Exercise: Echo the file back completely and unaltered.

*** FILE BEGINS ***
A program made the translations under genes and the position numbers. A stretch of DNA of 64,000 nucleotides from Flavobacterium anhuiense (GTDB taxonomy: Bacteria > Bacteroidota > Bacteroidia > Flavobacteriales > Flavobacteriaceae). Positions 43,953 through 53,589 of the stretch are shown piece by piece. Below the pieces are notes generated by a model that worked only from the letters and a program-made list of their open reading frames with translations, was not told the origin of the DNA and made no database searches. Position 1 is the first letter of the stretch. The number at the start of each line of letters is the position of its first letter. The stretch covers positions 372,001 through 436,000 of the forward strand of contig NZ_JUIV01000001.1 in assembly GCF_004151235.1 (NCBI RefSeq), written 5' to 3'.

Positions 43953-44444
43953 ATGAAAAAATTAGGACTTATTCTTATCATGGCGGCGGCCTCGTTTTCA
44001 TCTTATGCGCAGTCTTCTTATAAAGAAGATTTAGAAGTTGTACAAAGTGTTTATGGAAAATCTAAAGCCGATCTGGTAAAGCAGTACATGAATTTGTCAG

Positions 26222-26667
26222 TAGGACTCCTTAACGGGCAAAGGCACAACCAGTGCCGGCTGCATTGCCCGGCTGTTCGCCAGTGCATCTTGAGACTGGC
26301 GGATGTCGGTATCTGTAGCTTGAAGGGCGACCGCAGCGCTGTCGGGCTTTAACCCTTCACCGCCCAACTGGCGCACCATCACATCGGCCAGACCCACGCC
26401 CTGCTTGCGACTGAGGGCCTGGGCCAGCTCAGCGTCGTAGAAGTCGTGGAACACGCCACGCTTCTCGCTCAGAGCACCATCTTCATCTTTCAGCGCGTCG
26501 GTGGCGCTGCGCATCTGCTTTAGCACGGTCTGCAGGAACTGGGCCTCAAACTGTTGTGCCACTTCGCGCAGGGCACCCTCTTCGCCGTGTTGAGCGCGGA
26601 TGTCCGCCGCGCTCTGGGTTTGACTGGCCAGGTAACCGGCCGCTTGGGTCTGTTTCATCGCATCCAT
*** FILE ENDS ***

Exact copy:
A program made the translations under genes and the position numbers. A stretch of DNA of 64,000 nucleotides from Flavobacterium anhuiense (GTDB taxonomy: Bacteria > Bacteroidota > Bacteroidia > Flavobacteriales > Flavobacteriaceae). Positions 43,953 through 53,589 of the stretch are shown piece by piece. Below the pieces are notes generated by a model that worked only from the letters and a program-made list of their open reading frames with translations, was not told the origin of the DNA and made no database searches. Position 1 is the first letter of the stretch. The number at the start of each line of letters is the position of its first letter. The stretch covers positions 372,001 through 436,000 of the forward strand of contig NZ_JUIV01000001.1 in assembly GCF_004151235.1 (NCBI RefSeq), written 5' to 3'.

Positions 43953-44444
43953 ATGAAAAAATTAGGACTTATTCTTATCATGGCGGCGGCCTCGTTTTCA
44001 TCTTATGCGCAGTCTTCTTATAAAGAAGATTTAGAAGTTGTACAAAGTGTTTATGGAAAATCTAAAGCCGATCTGGTAAAGCAGTACATGAATTTGTCAG

Positions 26222-26667
26222 TAGGACTCCTTAACGGGCAAAGGCACAACCAGTGCCGGCTGCATTGCCCGGCTGTTCGCCAGTGCATCTTGAGACTGGC
26301 GGATGTCGGTATCTGTAGCTTGAAGGGCGACCGCAGCGCTGTCGGGCTTTAACCCTTCACCGCCCAACTGGCGCACCATCACATCGGCCAGACCCACGCC
26401 CTGCTTGCGACTGAGGGCCTGGGCCAGCTCAGCGTCGTAGAAGTCGTGGAACACGCCACGCTTCTCGCTCAGAGCACCATCTTCATCTTTCAGCGCGTCG
26501 GTGGCGCTGCGCATCTGCTTTAGCACGGTCTGCAGGAACTGGGCCTCAAACTGTTGTGCCACTTCGCGCAGGGCACCCTCTTCGCCGTGTTGAGCGCGGA
26601 TGTCCGCCGCGCTCTGGGTTTGACTGGCCAGGTAACCGGCCGCTTGGGTCTGTTTCATCGCATCCAT